Living With Dentures : What to Expect and How to Cope

When you are young, you will associate false teeth with old people only. But the fact is that at some point in time you may need dentures. Perhaps your mouth cannot accomodate a crown and bridge treatment or maybe you are scared of the pain associate with implants. But one thing is for sure. You will want to be able to smile at all times. So, if false teeth are the best suggestion made by your dentist, this guide on living with dentures is for you.

When you get dentures they will feel very strange at first. After having any teeth removed, you will have waited on average six weeks for your gums to heal and for your denture fitting. In this time you will have wondered how life with dentures will be. Depending on whether you will be a full or partial denture wearer, you may or may not need to use an adhesive to keep your teeth in place. Keeping your teeth in a glass by the side of your bed is defintiely not compulsary however!

Living With Dentures : A Beginner’s Guide

When you first get your dentures, you will visit your dentist. Here you will try your new teeth for the first time and you will be asked to open and close your mouth. Things will feel strange, but discomfort should not be present. If you feel pain on putting in your dentures, tell your dentist. They may need filing down. Just a tiny amount can make a big difference. So, your teeth should not be painful to wear. But what else should you expect?

First things first. Your dentures will feel strange. You are not used to having them in your mouth and they will feel like they shouldn’t be there. You will constantly pass your tongue around your mouth in the same way you do when you have a new filling. Asides them feeling strange, you may have trouble swallowing. If so, be patient. Try your dentures in the comfort of your own home, and litttle by little, get used to them.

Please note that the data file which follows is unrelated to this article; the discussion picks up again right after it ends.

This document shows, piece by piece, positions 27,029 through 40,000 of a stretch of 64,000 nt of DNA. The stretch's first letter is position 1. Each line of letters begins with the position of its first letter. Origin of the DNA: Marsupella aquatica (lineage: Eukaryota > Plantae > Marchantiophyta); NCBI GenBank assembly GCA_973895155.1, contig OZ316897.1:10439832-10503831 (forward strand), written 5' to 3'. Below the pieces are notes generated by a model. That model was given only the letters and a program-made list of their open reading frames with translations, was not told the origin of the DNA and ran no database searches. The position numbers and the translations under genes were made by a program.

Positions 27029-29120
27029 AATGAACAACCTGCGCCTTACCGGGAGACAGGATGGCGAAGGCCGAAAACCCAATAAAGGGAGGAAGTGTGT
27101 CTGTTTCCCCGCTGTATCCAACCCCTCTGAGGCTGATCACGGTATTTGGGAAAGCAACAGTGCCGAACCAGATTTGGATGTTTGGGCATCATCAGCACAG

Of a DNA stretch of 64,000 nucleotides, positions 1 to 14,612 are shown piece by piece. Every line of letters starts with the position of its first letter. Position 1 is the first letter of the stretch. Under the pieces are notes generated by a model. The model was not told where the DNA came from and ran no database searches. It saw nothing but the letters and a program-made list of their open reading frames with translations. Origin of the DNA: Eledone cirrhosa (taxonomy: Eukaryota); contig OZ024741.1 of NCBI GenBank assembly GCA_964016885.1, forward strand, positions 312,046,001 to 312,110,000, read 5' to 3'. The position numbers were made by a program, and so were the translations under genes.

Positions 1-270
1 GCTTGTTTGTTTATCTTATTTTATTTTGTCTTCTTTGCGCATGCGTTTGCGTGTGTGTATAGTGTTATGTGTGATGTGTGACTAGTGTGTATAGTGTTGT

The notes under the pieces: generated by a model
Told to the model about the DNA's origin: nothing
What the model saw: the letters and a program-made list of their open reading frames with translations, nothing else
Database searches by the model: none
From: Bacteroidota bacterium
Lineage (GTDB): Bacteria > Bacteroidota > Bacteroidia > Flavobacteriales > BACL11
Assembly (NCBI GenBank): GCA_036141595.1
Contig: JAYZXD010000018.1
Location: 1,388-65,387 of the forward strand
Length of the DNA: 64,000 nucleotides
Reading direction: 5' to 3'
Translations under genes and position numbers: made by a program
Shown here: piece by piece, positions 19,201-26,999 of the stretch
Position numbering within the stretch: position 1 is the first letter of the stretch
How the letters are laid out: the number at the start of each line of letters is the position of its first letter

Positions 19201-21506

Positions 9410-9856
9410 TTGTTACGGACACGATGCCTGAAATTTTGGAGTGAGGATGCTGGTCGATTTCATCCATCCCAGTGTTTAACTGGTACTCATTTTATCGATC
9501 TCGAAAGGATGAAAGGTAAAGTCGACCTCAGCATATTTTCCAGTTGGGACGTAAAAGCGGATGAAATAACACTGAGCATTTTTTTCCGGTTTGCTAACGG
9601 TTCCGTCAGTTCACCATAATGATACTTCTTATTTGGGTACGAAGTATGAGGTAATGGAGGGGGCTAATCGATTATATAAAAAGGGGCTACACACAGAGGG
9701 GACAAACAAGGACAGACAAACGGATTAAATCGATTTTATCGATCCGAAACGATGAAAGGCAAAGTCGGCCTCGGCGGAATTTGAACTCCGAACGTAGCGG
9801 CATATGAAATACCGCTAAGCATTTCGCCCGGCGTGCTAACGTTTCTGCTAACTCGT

Once you can keep your teeth in your mouth you are half way to living with dentures succesfully. As well as having problems swallowing you will undoubtedly have trouble talking. Once again, start at home where you can practise easily and comfortably.


Once you can keep your dentures in your mouth and swallow with them, it’s time to start eating and drinking. You may have a hard time even talking with your teeth. So be patient. All good things come to those who wait. Trying to chew and eat with your dentures may seem like and impossible task, so start by drinking through a straw, and then from a cup.

Eating with dentures will never feel the same as with your natural teeth. Unless you use an adhesive to keep your teeth in place, you will find your false teeth move around when you try and chew. Sticky foods will get stuck to your teeth, so avoid eating toffees at all costs. There are some foods that you may never get used to eating with dentures. such as toffess or even chewing gum. But it is a small price to pay for being able to smile again.